By Awnali Mills
When I was haunting the adult audiobooks looking for my next listen, one of my colleagues recommended Flight Behavior by Barbara Kingsolver, and read by the author.
Dellarobia Turnbow married her high school boyfriend when she got pregnant, and stayed married when they lost the baby because she had nowhere else to turn, and, well, that’s just what you do, right? They’ve had two more children since then, but Dellarobia isn’t any happier in her marriage. She wants more out of life, sure that a man who is more interesting than her husband might fill her need for more. And then she discovers the butterflies.
Monarch butterflies have suddenly descended on the mountain above her home. There are millions of them, setting the mountain on fire with their brilliant orange wings. She and her family, and then her town are enchanted. But soon a tall entomologist, Ovid Byron, shows up and teaches them that this is a catastrophic symptom of a world terribly out of whack. Cold temperatures will decimate the butterflies, and Dellarobia’s Appalachian home is not a warm place. Will the butterflies survive? Whether they do or not, their appearance will change Dellarobia’s life forever.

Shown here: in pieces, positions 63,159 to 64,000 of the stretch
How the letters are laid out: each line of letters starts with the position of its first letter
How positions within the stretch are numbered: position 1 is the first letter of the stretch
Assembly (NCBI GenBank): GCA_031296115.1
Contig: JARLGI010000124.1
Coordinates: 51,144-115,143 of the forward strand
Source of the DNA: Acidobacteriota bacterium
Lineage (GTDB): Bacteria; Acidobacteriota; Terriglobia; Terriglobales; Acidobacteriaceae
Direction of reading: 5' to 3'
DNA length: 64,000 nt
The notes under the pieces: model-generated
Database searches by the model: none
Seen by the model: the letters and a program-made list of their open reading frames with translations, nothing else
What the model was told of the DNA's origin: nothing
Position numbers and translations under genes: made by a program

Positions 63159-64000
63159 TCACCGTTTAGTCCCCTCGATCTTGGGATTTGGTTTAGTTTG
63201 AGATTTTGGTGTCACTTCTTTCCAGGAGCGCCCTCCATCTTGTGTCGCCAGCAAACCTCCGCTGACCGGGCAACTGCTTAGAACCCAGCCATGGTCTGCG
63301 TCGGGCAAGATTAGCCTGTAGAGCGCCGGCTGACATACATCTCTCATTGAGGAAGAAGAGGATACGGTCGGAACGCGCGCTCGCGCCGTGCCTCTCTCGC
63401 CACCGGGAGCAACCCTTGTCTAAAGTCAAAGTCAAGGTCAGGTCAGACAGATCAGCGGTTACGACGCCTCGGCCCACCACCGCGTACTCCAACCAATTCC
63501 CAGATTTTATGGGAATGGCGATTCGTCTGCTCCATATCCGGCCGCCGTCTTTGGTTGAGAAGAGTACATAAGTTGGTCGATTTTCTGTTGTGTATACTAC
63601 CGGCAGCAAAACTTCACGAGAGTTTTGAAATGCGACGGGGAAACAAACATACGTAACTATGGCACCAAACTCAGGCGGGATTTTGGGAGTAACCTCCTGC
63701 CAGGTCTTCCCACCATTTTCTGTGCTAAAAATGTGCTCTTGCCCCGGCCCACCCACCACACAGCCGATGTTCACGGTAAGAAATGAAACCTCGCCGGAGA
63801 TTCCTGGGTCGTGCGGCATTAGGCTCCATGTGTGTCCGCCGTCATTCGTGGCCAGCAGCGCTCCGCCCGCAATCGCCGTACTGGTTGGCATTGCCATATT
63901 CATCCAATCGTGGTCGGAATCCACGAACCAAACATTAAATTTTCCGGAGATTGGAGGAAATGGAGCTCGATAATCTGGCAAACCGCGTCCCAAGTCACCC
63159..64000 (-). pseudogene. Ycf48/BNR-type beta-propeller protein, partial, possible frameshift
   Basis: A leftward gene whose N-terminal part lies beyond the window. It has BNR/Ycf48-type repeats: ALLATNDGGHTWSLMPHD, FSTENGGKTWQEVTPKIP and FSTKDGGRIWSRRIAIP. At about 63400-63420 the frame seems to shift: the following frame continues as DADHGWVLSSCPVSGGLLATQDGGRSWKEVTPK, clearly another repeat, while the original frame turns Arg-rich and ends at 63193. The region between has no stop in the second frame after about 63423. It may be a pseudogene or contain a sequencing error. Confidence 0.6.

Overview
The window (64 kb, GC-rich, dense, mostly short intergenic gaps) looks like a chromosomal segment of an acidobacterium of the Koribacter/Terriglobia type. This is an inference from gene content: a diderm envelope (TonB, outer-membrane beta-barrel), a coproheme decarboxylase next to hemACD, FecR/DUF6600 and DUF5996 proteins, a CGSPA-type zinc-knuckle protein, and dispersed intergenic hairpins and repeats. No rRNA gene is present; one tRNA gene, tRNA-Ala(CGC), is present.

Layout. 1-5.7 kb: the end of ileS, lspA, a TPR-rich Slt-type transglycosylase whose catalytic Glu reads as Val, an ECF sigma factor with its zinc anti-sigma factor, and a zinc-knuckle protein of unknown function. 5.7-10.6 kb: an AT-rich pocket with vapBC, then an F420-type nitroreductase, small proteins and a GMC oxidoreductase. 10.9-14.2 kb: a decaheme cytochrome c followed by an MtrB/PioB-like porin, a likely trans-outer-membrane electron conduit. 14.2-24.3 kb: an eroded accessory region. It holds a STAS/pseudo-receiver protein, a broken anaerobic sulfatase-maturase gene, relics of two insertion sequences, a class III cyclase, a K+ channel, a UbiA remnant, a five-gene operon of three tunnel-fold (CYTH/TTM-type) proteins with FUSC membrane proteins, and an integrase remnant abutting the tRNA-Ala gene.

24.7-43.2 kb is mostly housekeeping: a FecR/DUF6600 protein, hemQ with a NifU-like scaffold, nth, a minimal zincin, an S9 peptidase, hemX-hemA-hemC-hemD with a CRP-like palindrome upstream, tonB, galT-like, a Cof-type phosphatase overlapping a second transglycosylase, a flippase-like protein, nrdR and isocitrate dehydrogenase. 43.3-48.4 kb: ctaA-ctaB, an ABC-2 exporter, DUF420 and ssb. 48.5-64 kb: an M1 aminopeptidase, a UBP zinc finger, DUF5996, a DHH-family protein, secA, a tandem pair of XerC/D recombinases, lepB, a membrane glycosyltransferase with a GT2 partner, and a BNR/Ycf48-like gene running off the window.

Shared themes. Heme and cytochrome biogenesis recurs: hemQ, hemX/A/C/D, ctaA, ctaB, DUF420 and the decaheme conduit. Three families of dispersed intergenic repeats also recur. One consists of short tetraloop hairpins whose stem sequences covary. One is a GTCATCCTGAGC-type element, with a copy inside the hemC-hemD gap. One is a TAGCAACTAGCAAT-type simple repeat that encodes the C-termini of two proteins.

I loved this book. It took me a while to get into it, and I didn’t always appreciate Dellarobia’s behavior, but she’s a wonderful, complicated protagonist. Having the book read by Kingsolver was a treat, because she read it like it must have sounded in her head when she wrote it. She makes a character who is not always loveable become someone you root for and sympathize with. I really wanted the other characters in the book to grow and change, especially Cub and Hester. Kingsolver successfully peels back layers of history to reveal why the characters are the way they are, and makes you understand them better. The book is also a well-crafted discourse on global warming, although it is based on a fictional event.